Pomelo – It has a thick, light pale green skin and change to yellow color when it is ripened. The flesh is a sweet white segment with a thin, clear thick film wrap around it. It is a citrus fruit and native to Southeast Asia. It can be used in stir-fry dishes and salad.

Pot Sticker Wrapper – It is made up of flour, eggs and salt and roll out into very thin sheets of dough. The skins (wrappers) are used for making dumplings. The dumplings are filled with meat and vegetables mixture, sealed all the edges and then boiled or steamed or pan-fried or deep-fried. It is a common and popular dumpling in China. There are many variations of using these wrappers.

Preserved white radish or turnip – These preserved roots are very common in the Chinese cuisine, especially in China. These are usually sun-dried in strips and then salted or soaked in soy sauce or just plain salted water. They can be preserved them dried or in liquid. If you are using the dried types, you need to wash off the salt but the ones preserved in soy sauce are normally prep in slices or cubes and store in clean small jar. No prep is necessary.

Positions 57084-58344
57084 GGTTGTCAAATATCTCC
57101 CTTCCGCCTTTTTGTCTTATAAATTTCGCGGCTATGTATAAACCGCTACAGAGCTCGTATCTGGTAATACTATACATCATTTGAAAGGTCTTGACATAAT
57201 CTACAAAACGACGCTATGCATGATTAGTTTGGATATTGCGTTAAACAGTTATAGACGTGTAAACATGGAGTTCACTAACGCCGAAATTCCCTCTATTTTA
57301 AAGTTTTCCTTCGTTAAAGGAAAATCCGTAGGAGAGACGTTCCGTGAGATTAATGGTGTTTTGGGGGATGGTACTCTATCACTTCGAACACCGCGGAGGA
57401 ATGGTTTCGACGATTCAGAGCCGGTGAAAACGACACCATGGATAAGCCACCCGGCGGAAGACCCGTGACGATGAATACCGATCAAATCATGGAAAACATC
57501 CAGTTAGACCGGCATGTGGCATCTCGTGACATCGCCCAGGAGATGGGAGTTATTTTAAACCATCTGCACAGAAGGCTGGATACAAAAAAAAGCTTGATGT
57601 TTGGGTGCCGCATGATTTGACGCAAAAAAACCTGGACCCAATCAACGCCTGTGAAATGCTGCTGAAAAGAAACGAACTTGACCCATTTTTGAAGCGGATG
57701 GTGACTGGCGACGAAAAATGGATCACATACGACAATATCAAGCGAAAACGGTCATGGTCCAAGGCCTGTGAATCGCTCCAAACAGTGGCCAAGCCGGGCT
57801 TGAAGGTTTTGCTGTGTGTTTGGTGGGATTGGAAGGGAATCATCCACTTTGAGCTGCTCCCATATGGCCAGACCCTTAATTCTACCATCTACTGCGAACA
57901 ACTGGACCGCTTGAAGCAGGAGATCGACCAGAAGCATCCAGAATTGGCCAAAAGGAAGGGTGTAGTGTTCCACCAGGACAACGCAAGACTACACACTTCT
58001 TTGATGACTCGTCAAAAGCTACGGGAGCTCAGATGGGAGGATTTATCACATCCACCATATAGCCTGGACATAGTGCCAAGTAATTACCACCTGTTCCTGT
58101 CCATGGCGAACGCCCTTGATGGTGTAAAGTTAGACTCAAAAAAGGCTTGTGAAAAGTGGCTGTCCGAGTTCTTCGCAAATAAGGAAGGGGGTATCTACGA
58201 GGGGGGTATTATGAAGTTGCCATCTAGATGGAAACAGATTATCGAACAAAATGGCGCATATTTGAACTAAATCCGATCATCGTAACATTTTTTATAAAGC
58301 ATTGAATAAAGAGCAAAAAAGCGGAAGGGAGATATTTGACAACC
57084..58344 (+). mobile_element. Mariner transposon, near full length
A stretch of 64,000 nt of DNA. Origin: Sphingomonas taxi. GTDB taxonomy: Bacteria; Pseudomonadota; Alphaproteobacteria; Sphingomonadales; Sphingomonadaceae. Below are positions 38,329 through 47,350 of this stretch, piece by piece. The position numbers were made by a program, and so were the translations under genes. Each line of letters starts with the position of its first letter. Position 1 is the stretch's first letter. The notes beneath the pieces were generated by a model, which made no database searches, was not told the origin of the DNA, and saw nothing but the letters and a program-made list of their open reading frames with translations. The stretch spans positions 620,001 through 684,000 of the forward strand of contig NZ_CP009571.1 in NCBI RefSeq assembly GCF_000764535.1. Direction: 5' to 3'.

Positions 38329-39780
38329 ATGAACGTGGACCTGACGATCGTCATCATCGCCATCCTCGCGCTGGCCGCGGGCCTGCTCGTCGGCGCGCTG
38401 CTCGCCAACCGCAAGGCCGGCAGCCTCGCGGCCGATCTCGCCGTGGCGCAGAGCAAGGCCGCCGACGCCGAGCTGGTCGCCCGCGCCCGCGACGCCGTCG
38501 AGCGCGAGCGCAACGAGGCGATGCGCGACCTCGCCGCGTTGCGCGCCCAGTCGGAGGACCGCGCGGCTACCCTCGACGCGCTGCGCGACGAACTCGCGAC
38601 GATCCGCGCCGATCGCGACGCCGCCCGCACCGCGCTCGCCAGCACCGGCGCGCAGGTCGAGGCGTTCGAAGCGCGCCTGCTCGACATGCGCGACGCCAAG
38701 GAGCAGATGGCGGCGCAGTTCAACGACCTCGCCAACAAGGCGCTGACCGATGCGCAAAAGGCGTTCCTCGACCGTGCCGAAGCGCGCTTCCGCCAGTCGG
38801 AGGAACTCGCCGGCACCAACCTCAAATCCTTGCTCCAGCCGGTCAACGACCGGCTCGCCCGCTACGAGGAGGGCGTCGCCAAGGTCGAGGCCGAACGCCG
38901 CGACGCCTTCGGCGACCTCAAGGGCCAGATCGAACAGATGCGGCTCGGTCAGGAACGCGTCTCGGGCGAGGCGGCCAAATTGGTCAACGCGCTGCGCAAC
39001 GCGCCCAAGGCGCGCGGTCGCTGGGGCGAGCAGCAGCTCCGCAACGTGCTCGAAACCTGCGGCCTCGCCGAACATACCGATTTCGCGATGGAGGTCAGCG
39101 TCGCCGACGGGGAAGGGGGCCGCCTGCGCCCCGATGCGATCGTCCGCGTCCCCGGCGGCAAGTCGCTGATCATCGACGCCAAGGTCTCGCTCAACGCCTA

Quail Egg – Is the egg of the Quail. It is a very tiny little bird with feathers totally brown. It looks like a small chick but the quail is a grown up bird. The quail eggs are considered a delicacy in the Chinese cuisine. It is usually served hard-boiled, poached or sometime pickled.

 

Red bean – The red beans are quite similar to red kidney beans but rather small. In Chinese cuisine it is usually cooked with sugar and very often it is mashed to a paste. The red bean paste will use in making Asian buns and cakes. It is very commonly used in South East Asia countries. It can be cooked into a sweeten bean soup. A numbers of dessert called for this red bean paste like moon cakes, Chinese steamed buns, sticky dumplings and many more.